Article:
Working With Your Spouse?
Working with Your Spouse — Could You Do It?Being Business Partner with Your Spouse Comes with Challenges, Yet It Can Be Quite Rewarding
By Joyce Owen
My husband and I like working together.
But from comments made over the years by several co-workers, I fear that if some couples tried working together it could lead to the end of the marriage, if not the end of one or both spouses.
I think it works for us because it was a choice we made. As a friend who works with her husband told me, it’s not as though someone forced us to share the same office space.
So why do we do it? And more importantly, how?
Why? I’ve always said we were just catching up. In the early years of our marriage, my husband, Rich, served on a nuclear-powered submarine. It seemed he was gone all the time.
One year, he was away from home for 305 days. When you realize the lengthy separations we endured, it kind of explains what happened next. Rich got out of the Navy, and we decided that if an opportunity to work together came along, we would try it.
We have now worked together three times, and at home we’ve always shared an office. At the last job, we were just desks apart, but the other two times we worked in different departments on different floors.
And for us, it has been a blessing in so many ways. Early on, we figured out that when one of us succeeds, we both benefit.
It goes back to our first shared work situation. Rich had wanted to develop his photography skills, pardon the pun, but that wasn’t possible with the cheap Instamatic camera we had.
I used my first paycheck to purchase him a single-lens reflex camera. It didn’t take long for him to discover his niche — a photojournalistic approach to capturing everyday situations that tell a story. Today Rich has a daytime job as an analyst, but his true calling is as a photographer, which is a great match to my job as a writer.
In the first two jobs, I worked as a secretary, but Rich encouraged me to step out beyond my comfort zone and take chances. I had often talked of wanting to be a writer. I even submitted my work to publications over the years but had no luck in selling anything.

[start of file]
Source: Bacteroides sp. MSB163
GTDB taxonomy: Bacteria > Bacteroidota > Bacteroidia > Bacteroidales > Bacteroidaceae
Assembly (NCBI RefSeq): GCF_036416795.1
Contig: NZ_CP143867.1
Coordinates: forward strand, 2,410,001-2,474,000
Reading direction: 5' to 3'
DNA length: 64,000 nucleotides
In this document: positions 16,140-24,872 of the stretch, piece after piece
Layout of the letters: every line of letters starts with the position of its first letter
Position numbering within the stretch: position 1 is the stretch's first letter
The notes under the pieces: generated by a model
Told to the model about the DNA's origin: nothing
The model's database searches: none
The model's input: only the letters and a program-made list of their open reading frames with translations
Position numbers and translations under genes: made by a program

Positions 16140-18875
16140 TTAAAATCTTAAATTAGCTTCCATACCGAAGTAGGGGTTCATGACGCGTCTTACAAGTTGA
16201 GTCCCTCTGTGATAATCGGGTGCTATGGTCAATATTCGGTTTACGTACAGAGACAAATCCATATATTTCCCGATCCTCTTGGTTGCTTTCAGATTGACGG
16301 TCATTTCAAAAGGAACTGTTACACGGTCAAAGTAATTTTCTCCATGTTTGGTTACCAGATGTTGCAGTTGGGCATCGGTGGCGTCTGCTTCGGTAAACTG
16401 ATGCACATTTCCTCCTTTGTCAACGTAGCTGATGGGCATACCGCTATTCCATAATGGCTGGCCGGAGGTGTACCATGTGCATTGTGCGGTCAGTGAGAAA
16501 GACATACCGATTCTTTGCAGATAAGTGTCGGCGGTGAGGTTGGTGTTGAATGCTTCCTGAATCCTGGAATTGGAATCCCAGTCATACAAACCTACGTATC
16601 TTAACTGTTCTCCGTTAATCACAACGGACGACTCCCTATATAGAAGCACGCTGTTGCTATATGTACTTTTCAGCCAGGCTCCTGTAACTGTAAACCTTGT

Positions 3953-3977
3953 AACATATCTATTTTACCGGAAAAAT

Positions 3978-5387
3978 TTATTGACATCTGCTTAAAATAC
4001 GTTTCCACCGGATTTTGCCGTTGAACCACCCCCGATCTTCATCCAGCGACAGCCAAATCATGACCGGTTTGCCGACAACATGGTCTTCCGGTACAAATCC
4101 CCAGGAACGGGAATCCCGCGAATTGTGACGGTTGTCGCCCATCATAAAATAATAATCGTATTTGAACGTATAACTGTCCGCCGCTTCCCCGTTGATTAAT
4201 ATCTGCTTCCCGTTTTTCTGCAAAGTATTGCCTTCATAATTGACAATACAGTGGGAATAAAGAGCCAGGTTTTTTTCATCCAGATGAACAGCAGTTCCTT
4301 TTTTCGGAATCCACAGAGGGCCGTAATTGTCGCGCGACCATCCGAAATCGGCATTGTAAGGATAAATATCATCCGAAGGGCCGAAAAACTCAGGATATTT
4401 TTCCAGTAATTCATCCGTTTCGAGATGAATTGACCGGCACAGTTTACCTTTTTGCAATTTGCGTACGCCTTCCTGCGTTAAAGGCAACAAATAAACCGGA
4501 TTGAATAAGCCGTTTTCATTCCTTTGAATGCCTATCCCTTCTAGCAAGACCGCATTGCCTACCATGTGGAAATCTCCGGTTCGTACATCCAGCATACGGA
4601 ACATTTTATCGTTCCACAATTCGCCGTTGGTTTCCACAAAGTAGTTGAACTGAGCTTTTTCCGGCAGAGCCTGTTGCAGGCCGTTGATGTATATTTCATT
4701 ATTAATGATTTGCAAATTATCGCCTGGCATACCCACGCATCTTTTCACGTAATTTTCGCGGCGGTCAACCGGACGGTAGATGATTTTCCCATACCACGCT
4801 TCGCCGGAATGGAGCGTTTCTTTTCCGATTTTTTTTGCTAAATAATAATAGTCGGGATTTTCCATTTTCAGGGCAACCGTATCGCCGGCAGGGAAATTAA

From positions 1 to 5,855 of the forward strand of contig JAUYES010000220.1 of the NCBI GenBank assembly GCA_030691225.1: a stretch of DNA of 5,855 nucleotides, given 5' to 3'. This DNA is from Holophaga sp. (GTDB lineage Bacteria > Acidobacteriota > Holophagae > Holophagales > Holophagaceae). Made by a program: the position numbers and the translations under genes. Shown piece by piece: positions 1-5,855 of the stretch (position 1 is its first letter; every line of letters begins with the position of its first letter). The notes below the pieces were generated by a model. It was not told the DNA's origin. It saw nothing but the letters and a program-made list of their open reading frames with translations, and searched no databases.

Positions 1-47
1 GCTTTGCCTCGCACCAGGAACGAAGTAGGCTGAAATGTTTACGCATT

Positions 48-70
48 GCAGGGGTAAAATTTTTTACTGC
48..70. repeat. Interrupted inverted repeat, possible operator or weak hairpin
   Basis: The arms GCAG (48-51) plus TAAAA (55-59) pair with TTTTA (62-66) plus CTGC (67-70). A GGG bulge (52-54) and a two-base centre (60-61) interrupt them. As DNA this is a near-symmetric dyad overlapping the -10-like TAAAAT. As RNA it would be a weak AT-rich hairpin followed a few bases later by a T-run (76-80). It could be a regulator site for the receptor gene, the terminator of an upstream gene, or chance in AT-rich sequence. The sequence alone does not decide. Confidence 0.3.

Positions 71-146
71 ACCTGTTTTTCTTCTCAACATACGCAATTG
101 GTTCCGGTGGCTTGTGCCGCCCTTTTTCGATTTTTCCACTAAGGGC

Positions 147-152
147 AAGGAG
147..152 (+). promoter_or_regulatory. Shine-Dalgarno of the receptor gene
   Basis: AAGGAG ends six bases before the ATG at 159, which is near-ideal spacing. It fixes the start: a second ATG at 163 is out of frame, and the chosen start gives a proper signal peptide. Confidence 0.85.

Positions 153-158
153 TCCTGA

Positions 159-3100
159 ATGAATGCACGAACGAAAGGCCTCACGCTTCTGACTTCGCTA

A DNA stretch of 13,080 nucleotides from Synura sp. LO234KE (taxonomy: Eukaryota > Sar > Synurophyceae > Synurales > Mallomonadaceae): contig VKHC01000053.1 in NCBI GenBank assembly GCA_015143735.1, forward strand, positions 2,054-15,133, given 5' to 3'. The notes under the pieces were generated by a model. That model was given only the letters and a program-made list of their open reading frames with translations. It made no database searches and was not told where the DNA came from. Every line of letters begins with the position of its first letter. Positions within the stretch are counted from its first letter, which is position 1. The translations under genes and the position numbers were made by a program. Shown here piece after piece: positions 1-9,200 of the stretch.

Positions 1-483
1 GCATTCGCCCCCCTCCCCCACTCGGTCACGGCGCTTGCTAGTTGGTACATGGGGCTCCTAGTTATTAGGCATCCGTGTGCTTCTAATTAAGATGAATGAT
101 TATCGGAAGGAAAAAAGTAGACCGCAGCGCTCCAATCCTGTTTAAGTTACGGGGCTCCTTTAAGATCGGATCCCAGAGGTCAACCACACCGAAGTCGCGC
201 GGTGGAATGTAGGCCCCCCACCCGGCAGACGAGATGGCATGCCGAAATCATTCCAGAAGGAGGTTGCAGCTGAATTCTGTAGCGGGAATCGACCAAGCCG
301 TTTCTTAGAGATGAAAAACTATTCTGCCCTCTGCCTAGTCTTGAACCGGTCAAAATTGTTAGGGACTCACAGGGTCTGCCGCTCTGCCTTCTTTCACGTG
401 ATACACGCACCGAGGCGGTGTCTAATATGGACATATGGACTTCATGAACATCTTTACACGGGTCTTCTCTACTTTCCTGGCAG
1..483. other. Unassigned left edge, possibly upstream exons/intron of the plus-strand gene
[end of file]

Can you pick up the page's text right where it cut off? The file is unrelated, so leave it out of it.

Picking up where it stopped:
Rich ultimately helped me achieve my aspirations when he invited me to accompany him on a photo shoot of a play at then Okaloosa-Walton Community College. He was a freelance photographer, and he thought that if I wrote an article to go along with his photos, the editor would be more inclined to run several photos, which would be great for him. He was right. It ran as a feature story, with my byline! It led to a full-time writing position for the newspaper. A few years later, Rich joined the staff as the full-time photographer, and we were back working together again.
As to how we do it: by combining our strengths and overcoming certain weaknesses. We’ve become a good team. Rich is always the professional. When I work with him, I strive to match his work ethic, which makes me better at any job I tackle. I’m a bit of a procrastinator, but not him. Give Rich an assignment and he goes right to work. Then, of course, I have to get going, and the next thing you know the job is done, the customer is happy and there’s the benefit — a paycheck.
There also are Rich’s organizational skills. In less than a minute, he could put his hands on a 10-year-old tax return. My workspace is a bit more cluttered. My stuff has taken over the walls and filled several boxes; even the nearby daybed is stacked with magazines, newspapers and clippings I might need someday.
While we have had success in photography and writing, it hasn’t always been perfect — nothing ever is. But we like to work and play together. And we’ve decided that the little problems that occur are just that — little things that we figure out how to resolve.
And although I wouldn’t say that working together is suitable for everyone, especially in these days when you could both be out of work if the company fails, for us it has been the best way to share a wonderful life.